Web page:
I still had a significant amount of overweight in the early 2000's. I bought a treadmill, and started strengthening my leg muscles. After several months I could walk a mile in 20 minutes using a 7.0 incline on the machine. By reducing my daily carb intake to 150 carbs and using the treadmill I managed to lose 26 pounds. I still needed to lose more weight, but I felt great, and I had to buy new trousers since my waist size was 4 inches smaller. I leveled off and stayed at that weight for several years. I was pleased I was not gaining more weight.
In 2006 I watched a dLife TV broadcast and heard them advertise the dLife website. I joined the support group on dLife on July 4 of that year. I really loved it. I made friends there. Janis Roszler was a moderator for dLife. She is a CDE, a RD, and has written three books for diabetics. I enjoyed her comments on dLife, and the help she gave the members there. I spent several hours each day posting on that site. I was giving much support and advice. Janis encouraged me to become an ambassador for dLife. There were four of us ambassadors then. We were not moderators but we were the ones most likely to welcome, advise and support the members as needed. By Dec. of that year the other three ambassadors were working hard at their jobs and, since I was retired and had more time, I did almost all the work the four of us had been doing previously. I did too much though. I was burned out, and I sent Janis an email. I was through posting there. I went back there occasionally to visit friends.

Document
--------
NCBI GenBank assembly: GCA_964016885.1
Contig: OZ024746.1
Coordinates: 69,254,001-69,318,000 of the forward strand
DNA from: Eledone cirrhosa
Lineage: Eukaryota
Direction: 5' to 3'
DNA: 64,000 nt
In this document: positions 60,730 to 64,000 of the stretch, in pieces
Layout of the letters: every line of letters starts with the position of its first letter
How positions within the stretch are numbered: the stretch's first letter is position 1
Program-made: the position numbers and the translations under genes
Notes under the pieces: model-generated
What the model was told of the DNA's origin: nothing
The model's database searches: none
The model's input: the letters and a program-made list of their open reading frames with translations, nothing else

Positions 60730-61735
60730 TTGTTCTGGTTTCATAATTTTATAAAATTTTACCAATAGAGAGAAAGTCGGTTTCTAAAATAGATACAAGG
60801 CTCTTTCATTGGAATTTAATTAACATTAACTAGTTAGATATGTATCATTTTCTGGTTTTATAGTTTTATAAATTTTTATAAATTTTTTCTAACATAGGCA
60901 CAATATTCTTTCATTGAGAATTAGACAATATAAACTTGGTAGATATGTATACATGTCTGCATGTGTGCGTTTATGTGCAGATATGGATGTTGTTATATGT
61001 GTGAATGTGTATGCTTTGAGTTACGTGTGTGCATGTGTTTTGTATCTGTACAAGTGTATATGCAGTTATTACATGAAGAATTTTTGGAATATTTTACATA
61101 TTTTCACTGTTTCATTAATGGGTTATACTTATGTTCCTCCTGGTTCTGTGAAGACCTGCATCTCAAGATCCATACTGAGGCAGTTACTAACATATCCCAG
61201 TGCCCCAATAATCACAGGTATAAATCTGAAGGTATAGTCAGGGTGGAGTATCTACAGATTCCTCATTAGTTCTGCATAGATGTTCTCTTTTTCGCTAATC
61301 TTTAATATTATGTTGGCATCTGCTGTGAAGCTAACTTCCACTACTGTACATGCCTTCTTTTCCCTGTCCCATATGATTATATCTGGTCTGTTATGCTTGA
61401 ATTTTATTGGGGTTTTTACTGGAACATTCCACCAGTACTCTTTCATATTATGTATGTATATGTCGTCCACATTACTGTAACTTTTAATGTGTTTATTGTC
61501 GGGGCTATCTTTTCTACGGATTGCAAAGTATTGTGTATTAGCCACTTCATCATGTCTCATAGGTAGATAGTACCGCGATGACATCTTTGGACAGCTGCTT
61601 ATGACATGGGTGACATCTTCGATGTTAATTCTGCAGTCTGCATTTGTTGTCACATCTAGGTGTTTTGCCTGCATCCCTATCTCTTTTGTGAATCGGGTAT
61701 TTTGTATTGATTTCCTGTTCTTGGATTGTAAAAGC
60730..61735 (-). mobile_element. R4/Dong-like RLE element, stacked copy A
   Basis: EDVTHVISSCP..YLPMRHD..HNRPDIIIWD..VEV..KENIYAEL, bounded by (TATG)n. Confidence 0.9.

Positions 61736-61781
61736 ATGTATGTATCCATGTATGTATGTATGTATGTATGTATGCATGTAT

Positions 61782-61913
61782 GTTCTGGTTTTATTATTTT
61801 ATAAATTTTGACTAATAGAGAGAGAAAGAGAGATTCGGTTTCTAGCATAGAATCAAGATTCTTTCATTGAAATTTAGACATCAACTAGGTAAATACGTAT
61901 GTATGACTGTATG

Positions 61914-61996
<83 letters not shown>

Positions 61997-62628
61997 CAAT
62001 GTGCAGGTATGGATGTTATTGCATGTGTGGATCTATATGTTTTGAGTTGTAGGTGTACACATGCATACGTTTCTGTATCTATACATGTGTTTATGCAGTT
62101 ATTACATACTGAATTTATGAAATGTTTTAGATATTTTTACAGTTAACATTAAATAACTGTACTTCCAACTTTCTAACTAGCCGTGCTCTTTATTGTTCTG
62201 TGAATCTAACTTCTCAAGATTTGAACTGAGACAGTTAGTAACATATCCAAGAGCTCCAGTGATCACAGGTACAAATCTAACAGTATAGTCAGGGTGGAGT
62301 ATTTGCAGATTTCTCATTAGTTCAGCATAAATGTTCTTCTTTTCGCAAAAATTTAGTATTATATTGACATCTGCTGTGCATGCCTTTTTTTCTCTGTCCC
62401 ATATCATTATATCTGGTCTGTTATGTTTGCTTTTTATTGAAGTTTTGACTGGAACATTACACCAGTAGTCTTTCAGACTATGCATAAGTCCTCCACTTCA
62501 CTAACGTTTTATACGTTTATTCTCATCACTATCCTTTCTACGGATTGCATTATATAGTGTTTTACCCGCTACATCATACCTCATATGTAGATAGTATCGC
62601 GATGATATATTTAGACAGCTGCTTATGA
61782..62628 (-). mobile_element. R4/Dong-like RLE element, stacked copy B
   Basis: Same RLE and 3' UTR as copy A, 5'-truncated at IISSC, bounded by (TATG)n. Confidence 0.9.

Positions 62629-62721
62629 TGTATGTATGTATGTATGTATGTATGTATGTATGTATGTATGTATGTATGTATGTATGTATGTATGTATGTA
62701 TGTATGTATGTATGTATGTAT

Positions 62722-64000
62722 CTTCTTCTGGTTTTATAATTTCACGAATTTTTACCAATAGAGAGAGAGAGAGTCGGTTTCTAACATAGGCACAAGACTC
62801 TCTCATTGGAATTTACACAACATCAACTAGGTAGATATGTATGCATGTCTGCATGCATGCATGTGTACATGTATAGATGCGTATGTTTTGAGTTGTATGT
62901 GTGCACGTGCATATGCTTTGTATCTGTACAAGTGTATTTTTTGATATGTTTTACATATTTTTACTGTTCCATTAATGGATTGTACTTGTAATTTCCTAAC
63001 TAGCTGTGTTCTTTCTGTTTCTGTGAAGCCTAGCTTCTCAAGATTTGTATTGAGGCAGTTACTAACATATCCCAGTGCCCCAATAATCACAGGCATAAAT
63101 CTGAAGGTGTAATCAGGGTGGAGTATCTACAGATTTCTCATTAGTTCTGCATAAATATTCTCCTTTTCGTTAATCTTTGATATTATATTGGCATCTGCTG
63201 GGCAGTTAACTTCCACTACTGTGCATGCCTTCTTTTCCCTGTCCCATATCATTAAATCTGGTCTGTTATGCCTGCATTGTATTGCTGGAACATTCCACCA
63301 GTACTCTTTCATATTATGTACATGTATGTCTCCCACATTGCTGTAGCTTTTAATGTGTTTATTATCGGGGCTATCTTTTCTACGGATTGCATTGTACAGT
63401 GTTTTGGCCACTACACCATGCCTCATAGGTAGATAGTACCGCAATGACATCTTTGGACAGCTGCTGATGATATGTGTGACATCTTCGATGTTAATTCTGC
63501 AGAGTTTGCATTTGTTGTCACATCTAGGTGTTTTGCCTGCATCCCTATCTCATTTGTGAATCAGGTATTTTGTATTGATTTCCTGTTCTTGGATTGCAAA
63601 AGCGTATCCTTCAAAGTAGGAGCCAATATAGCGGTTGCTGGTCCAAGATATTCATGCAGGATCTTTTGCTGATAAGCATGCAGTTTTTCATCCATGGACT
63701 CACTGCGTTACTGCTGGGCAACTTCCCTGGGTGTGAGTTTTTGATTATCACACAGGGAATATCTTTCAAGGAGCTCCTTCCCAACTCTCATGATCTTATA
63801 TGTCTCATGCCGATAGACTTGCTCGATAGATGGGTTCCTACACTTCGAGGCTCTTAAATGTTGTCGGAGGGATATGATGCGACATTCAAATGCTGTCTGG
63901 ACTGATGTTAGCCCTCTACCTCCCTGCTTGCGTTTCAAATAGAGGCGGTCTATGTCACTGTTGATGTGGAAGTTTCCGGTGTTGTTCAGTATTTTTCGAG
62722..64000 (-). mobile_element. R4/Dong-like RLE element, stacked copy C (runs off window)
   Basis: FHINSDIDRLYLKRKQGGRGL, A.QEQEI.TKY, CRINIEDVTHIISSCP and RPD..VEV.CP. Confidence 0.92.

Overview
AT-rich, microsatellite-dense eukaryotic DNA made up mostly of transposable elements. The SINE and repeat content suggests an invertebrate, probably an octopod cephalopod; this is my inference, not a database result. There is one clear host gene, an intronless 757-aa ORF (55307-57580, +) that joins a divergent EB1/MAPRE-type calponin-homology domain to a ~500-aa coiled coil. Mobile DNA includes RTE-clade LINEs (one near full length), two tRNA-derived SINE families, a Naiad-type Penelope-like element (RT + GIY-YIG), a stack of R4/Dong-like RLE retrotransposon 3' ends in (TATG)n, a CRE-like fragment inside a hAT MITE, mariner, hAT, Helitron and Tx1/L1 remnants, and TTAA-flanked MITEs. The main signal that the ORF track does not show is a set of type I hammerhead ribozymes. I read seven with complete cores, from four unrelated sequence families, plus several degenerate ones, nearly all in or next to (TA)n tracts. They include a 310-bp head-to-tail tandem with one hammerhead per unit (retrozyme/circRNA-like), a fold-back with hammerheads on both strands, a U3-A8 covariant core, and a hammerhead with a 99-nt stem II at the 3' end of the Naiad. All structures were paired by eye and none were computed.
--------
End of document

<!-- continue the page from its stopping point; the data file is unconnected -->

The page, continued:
I wanted to join a new and larger site so I typed "diabetes support forums" on a search engine. The first site listed was dLife and the second wasdiabetesdaily.com. That was late Jan. of 2007. I had never heard of that second site, and I immediately joined. I was so impressed. It had so many wonderful features that I had not seen on other sites. I was really hooked. What a wonderful job David Edelman had done in creating this superb site!!! I felt so fortunate to be a part of such a wonderful group!